- Rocko's Modern Life: At the end of "Put Out to Pasture", Heffer comes out of his Pasture Puffies-induced coma, and all his friends and neighbors are glad he's alive... which quickly turns to them getting angry and leaving in a huff over the scare.
- The Secret Saturdays:
Drew: [angrily] Do you have any idea how DANGEROUS that was?!Zak: [a little bewildered] Mom... you taught me that move!Drew: [calming to look sheepish] I know... I'm... just so proud you nailed it.
- The Spectacular Spider-Man: Peter has to sneak off to fight the Sinister Six as Spider-Man, and Gwen thinks he has been crushed by the giant tree in Times Square. When he shows himself again, complete with lame excuse, she throws her arms around him and exclaims "PETE!" Then she starts with the "Where have you been, I thought you were dead!"
- Then there's Sally Avril, who, despite strongly disliking Peter, is genuinely horrified when she thinks he's been killed in the episode "Probable Cause". She does hug him when he reappears—then demands, "Wait! How come you're still alive?!", and then punches him, saying, "Do you know what you put me through?" Peter, taken aback, says that he didn't know she cared. Sally says that she doesn't, but she didn't want him blown to bits either—she's not a monster. Then she tells him that if he told anyone that she'd hugged him, he'd wish that he'd died.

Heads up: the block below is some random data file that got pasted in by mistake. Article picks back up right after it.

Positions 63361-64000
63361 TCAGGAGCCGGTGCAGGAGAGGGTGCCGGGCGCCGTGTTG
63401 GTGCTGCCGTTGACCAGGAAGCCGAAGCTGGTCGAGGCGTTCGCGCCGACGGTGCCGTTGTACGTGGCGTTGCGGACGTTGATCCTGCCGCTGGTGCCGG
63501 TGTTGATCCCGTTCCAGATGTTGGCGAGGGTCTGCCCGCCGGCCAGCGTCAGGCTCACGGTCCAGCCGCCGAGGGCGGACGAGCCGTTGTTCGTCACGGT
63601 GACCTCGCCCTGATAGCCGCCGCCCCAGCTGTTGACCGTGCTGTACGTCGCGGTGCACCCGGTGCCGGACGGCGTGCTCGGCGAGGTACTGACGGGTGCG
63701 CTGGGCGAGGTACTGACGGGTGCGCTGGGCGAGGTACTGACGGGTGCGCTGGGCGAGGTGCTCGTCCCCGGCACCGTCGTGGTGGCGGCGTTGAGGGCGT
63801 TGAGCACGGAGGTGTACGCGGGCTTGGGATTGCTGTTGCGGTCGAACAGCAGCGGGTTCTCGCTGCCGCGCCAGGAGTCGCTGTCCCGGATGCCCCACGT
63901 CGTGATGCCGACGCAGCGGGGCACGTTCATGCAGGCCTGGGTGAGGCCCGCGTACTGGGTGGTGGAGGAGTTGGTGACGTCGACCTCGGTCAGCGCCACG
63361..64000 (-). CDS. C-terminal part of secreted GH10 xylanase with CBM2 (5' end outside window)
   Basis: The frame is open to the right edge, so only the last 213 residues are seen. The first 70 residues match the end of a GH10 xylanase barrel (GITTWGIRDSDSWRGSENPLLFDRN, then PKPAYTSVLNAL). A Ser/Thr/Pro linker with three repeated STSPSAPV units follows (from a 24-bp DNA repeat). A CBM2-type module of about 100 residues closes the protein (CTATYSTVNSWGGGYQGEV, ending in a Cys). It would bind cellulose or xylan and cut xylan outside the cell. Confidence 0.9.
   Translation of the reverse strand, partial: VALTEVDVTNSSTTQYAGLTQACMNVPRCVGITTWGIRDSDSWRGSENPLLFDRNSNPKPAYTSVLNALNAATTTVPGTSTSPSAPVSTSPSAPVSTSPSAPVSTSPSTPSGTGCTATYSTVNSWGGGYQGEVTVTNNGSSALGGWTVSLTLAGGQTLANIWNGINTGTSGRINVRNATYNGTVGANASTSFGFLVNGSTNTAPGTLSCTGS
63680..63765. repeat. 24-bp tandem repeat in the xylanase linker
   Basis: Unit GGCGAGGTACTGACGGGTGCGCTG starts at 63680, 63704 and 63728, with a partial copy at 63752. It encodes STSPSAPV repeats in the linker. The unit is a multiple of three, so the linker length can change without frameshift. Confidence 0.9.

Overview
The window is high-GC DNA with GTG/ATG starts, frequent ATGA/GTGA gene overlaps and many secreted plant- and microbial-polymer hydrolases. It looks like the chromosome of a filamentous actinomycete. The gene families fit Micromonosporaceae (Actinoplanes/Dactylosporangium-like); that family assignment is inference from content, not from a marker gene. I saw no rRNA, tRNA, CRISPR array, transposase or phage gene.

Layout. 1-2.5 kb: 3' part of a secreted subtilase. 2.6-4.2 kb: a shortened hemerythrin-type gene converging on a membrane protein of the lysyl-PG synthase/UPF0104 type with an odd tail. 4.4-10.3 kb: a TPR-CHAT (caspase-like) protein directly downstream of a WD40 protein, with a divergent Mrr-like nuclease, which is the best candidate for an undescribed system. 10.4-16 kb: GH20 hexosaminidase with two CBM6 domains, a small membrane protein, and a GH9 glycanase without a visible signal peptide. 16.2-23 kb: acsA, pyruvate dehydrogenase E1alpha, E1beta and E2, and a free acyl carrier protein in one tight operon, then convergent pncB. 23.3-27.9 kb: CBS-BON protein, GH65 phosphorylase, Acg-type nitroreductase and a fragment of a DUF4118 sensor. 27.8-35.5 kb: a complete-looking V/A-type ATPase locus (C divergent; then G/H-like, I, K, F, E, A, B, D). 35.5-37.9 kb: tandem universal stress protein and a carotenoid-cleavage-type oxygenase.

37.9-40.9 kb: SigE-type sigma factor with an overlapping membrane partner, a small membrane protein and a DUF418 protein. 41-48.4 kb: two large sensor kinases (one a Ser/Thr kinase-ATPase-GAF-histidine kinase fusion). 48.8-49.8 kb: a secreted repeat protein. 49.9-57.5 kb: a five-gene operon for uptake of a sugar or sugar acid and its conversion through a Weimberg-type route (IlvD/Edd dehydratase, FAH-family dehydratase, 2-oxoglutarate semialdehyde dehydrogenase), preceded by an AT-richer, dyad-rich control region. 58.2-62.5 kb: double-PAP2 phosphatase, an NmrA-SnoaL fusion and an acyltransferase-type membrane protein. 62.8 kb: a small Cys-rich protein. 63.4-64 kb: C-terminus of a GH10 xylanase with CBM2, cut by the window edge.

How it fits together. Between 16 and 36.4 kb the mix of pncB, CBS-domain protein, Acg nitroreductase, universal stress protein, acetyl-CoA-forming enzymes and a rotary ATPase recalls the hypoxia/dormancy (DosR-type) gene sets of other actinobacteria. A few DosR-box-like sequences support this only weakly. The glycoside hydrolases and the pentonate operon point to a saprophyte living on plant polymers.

- In the SWAT Kats episode "Mutation City", when it's revealed T-Bone can't swim (and the city happens to be flooded), Razor has to rescue him from the rising water-levels. His reaction;
Razor: If you drown, I'm gonna kill ya!!
- Spongebob Squarepants: Mr. Krabs does this during the episode "Hooky" when he believes Spongebob and Patrick were caught on hooks and fished.
Mr. Krabs: I wasn't quick enough... They're gone! Oh, if I could only hold 'em in me arms again... I.. I'd.. (Spongebob and Patrick float safely back down) I'D THROTTLE 'EM!
- In the Courage the Cowardly Dog episode "The Lady in the Puddle", after Courage saves Eustace from being seduced and eaten by the eponymous Lady, Muriel goes from distraught to relieved, then to clocking Eustace with the usual rolling pin and angrily asking "Where have you been?!"
- In (Nickelodeon's) Doug, episode "Doug Way out West", Doug is furiously berated by Patti for exaggerating about how well he could ride a horse. Considering that she found his horse eating out of a dumpster, unmanned, with only his hat nearby, near the edge of a cliff, she had every right to yell at him.